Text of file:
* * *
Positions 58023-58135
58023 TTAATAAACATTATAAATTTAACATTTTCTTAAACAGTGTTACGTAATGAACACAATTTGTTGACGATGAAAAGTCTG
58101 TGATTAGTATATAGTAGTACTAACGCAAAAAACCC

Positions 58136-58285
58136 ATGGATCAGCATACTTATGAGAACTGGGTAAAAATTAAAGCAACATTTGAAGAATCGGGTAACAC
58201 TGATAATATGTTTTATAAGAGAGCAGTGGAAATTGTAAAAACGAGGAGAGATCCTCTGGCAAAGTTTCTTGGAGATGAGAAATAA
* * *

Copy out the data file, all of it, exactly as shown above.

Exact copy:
Positions 58023-58135
58023 TTAATAAACATTATAAATTTAACATTTTCTTAAACAGTGTTACGTAATGAACACAATTTGTTGACGATGAAAAGTCTG
58101 TGATTAGTATATAGTAGTACTAACGCAAAAAACCC

Positions 58136-58285
58136 ATGGATCAGCATACTTATGAGAACTGGGTAAAAATTAAAGCAACATTTGAAGAATCGGGTAACAC
58201 TGATAATATGTTTTATAAGAGAGCAGTGGAAATTGTAAAAACGAGGAGAGATCCTCTGGCAAAGTTTCTTGGAGATGAGAAATAA